Each dish was beautifully plated, with perfect temperature. Apart from the caviar, I was particularly impressed with the paneer and spinach dish, which was served with something along the lines of a biryani and some roasted vegetables. You need flavour in the sky and this was packed with buckets.
The wine list was expectedly fantastic, with a Petit Lafite, Moon Tsai and other welcome bottles. Hot tip: look for the wine in the middle of the list presented, which represents the sommeliers choice. It’s a special (generally 3x more expensive) bottle. You’ll find some absolutely wild stuff being poured.
Rest And Relaxation In The Emirates A380 Suite
The wireless remote control makes basically every element of the experience easy. The seat can be controlled via four easy “take off”, “dining”, “lounging” or “bed” modes, and each individual element can also be customized to your personal taste.
The iPad like remote also controls the screen and privacy doors and if I really had to nitpick, and I’d really f**king have to try, I wish that it was easier to switch between functions without having to tap back a few times, particularly when interacting with crew and trying to open doors, pause films etc.
I found the star of the show to really be the mattress topper, duvet and pillow set, which literally feel like sleeping in the clouds, which is appropriate when flying at 40,000 feet. We’re talking high thread count sheets, memory foam esque mattress topper and a lovely large pillow. I slept probably 7 hours completely undisturbed.
In lounging mode the seat is like the very best movie theatre seat you could imagine, and in fear of being outed on passenger shaming, I chose to prop my feet up with my carry on, rather than on the wood surface of the suite. It made for a nice relaxed way to enjoy the mellow drama of Succession on HBO. Shout-out to Emirates for having lots of box sets.
The Ultimate Experience: A Shower At 40,000 Feet
No matter what anyone tells you, there’s nothing like showering at 40,000 feet. And in Emirates A380 first class shower, it’s easy to forget you’re in a plane. The shower suite is huge and the plane offers a dedicated staff member to ensure it’s stocked with fresh towels, toiletries and luxury skincare and hair products.
Figure on about 5 minutes of shower time, so don’t dilly dally. A helpful gauge reminiscent of a car fuel gauge lets you know how much more water you’ve got and briefly stops just to make sure you take notice. Just tap the on button one more time to soak up those last few moments. There’s plenty of space to comfortably change into fresh gear and get paparazzi ready for arrival.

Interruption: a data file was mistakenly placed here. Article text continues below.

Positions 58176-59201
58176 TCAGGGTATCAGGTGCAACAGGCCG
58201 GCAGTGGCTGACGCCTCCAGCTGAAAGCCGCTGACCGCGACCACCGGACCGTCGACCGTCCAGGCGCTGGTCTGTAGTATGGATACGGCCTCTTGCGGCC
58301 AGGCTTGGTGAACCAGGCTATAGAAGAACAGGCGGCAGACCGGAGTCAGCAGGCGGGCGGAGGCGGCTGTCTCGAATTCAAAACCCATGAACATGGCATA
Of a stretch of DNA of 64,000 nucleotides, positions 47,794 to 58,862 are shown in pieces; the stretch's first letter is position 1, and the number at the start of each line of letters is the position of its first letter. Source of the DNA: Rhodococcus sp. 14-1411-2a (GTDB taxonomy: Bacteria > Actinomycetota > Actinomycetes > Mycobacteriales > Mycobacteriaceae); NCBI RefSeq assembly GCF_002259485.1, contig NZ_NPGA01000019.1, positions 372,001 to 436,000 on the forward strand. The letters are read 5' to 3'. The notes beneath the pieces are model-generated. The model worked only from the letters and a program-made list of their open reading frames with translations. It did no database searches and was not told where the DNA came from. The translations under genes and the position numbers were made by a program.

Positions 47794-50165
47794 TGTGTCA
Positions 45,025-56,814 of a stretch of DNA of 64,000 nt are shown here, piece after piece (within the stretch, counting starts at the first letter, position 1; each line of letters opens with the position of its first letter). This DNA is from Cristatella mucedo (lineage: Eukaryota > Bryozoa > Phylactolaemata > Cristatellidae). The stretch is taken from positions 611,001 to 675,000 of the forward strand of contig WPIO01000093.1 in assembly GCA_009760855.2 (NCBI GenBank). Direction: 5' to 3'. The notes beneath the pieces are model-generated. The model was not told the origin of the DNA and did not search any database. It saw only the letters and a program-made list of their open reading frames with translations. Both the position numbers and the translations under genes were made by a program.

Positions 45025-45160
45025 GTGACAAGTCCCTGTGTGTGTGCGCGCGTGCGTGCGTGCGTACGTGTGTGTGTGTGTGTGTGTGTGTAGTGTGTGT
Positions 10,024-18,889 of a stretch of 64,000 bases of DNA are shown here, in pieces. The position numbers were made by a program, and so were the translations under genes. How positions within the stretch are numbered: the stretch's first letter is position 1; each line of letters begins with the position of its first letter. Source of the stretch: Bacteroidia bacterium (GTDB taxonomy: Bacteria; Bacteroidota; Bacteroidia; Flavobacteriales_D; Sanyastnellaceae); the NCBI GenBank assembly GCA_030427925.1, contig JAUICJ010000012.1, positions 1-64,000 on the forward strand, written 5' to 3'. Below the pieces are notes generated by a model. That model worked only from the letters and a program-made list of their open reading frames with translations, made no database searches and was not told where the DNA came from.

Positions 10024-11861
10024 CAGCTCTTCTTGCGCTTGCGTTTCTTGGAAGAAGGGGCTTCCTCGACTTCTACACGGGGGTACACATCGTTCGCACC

Even if you’re not a star, you kinda feel like one in Emirates A380 first class…
The Service, The Crew And The Big Picture
Business class is about maximizing sleep, comfort and business efficiency. First class is about the best, the best, and nothing but the best. Every time I got up from my seat, even just for a quick walk around or visit to the bathroom my suite was freshened with towels folded or a hot towel. When you think about this attention to detail over 14 hours, the service is exceptional.
Unlike some first class experiences, I really felt the proactive nature of the crew, ready, willing and able to assist. I had brief issues with the wifi (mostly due to flying over the North Pole) and within a minute of a brief grumble from my end, the head cabin crew member was over to let me know the deal and that he’d be happy to take care of it should it turn out not to get back in action shortly.
Putting this experience into perspective, you’d have to be a real piece of work not to enjoy this. You can’t ask for more in terms of seat comfort, food, service or champagne. What was most surprising to me was how well this experience stands up, even after years of new first class launches from other airlines.
There may be others with more square footage, but this is top 5 and it’s certainly not going anywhere anytime soon. If you can swing it with miles or money, it’s an experience you won’t soon forget.
Gilbert Ott is an ever curious traveler and one of the world's leading travel experts. His adventures take him all over the globe, often spanning over 200,000 miles a year and his travel exploits are regularly...